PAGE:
He might starve
You would think with the unlimited meal plan at the University of Tennessee that additional foodstuffs would not be necessary. But you would be wrong.
“Majah,” which Noah has started calling me because he is immersed in his Russian studies, “can we go to Costco for some snacks to take back to school?” Snacks. Like can’t you just get some of that room temperature cheese and sausage stuff at the convenience store? We need cases of snacks? Your dorm room is the size of a pet crate. Where are you going to put cases of snacks?
We go to Costco. A 24-pack of ramen noodles in Styrofoam cups. Three giant bags of chips. A case of microwaveable ravioli, Sun Chips by the gross. This does not count the 48-bag box of sausage biscuits, the hummus and the nan bread he wants that Costco does not stock. It will be a busy weekend provisioning the boy for the frontier of Knoxville.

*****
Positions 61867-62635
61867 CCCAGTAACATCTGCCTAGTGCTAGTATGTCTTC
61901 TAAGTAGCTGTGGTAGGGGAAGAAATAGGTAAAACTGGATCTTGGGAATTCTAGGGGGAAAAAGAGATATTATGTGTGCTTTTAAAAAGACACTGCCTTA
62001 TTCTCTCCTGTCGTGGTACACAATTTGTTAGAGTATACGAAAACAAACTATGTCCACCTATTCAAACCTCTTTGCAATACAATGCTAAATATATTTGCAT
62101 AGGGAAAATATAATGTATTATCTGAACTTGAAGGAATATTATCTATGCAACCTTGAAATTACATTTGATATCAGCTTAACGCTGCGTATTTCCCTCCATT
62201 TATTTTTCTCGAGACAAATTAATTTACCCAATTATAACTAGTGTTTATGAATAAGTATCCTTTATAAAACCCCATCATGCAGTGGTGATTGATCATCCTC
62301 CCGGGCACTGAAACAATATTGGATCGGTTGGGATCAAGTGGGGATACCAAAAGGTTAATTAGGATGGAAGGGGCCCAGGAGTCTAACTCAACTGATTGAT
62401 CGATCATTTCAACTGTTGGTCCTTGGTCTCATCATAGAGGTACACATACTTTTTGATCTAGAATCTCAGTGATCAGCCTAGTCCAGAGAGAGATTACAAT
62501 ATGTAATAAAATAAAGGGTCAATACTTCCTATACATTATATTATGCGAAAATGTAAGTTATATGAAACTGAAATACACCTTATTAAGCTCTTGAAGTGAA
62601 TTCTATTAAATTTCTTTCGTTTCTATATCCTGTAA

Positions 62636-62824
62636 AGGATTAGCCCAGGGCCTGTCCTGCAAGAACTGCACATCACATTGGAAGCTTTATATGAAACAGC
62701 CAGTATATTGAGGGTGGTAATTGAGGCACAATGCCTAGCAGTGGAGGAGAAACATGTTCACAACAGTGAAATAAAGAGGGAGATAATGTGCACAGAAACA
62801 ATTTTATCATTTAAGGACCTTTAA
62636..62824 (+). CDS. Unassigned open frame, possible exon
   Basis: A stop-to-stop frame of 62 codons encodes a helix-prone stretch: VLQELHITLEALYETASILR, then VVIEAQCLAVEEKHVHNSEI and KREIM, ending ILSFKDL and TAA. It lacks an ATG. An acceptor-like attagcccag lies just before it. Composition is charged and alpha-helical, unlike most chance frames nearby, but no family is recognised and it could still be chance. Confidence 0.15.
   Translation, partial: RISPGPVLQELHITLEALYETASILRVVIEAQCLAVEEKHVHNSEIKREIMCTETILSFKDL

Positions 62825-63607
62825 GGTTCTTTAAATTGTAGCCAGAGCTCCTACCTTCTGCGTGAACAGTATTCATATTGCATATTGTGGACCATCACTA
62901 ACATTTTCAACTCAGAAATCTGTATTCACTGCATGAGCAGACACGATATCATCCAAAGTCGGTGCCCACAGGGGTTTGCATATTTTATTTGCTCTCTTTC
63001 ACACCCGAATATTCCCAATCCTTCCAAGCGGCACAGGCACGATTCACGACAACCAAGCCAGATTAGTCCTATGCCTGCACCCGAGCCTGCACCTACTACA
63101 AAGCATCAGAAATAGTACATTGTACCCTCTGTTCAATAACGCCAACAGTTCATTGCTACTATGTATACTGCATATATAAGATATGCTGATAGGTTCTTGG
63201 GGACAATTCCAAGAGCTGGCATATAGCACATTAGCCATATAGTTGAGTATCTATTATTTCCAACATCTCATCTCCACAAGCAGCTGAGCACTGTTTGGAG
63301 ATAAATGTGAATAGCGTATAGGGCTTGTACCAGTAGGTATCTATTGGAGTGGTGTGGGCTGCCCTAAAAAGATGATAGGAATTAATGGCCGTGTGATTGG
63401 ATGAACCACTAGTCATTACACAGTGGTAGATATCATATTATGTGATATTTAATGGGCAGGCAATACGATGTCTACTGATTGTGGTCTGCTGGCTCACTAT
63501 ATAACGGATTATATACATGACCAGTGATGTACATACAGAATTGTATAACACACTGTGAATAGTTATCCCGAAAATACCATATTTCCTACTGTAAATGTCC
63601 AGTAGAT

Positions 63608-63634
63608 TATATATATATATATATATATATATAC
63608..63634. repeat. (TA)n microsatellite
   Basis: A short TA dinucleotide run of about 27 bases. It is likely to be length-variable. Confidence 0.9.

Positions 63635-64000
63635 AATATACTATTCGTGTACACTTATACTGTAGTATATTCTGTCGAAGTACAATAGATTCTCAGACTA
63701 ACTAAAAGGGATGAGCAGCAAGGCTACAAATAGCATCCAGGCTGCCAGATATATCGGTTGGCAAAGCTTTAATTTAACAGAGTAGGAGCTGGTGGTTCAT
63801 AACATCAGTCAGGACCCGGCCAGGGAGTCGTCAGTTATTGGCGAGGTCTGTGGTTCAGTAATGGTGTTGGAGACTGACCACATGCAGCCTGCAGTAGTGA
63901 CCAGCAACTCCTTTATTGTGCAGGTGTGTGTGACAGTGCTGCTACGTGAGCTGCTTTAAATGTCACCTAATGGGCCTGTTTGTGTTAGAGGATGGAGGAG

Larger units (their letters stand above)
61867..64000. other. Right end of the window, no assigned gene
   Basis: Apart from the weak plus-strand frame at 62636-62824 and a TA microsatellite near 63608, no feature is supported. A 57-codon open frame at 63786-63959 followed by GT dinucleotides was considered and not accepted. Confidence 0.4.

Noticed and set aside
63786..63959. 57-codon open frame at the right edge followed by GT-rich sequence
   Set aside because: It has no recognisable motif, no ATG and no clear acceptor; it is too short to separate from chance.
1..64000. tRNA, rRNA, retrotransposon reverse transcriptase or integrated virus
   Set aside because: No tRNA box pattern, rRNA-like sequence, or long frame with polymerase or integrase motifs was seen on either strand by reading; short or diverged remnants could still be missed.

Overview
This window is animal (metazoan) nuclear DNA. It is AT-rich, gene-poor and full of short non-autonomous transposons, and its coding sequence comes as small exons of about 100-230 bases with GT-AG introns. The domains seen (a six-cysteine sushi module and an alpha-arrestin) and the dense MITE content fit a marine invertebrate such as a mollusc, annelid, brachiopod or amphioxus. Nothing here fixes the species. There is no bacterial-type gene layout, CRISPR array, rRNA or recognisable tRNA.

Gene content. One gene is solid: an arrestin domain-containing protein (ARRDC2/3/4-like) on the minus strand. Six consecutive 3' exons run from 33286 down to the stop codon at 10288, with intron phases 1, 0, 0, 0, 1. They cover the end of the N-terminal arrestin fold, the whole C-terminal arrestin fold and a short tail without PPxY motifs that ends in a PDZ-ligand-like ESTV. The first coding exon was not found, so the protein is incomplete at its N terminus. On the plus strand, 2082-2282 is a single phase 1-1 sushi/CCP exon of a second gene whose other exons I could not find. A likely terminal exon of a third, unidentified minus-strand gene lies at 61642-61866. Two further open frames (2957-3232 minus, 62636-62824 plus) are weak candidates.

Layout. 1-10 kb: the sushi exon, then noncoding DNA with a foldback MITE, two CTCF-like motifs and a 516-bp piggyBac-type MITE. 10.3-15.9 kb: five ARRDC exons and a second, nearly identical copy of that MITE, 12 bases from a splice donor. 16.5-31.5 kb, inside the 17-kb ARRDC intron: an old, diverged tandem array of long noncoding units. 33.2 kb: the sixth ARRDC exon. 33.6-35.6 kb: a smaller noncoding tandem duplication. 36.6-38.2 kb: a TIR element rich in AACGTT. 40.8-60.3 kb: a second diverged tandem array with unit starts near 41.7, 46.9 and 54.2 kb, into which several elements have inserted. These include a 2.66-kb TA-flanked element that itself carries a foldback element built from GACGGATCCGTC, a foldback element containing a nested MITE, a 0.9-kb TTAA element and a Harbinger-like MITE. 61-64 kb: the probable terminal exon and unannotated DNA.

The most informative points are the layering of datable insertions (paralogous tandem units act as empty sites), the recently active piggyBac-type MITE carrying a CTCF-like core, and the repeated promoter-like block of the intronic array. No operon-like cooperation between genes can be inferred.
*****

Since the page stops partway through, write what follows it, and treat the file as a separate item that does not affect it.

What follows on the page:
“Can I have a Polish dog? son of Majah asks. Of course, my little babushka. You can see Russia from the Polish dog counter. A few minutes later, we exit Costco. The Bank, which is Majah, is $167 poorer, not counting the Polish dog.
But that is not all. That is simply the convenience food son of Majah needs for the harsh Siberian winter of East Tennessee. There are also the home-made provisions requested: roast pork loin, pasta with peas and prosciutto, tuna salad, potato salad, pig candy and sausage balls.
I realize I am the enabler here. Catherine the Great Enabler. I could pack him off with a jar of Cheez Whiz and be done with it. But I am Majah. Queen of the Styrofoam cooler. Where is my damn crown? I’ve left it somewhere in the chips aisle at Costco.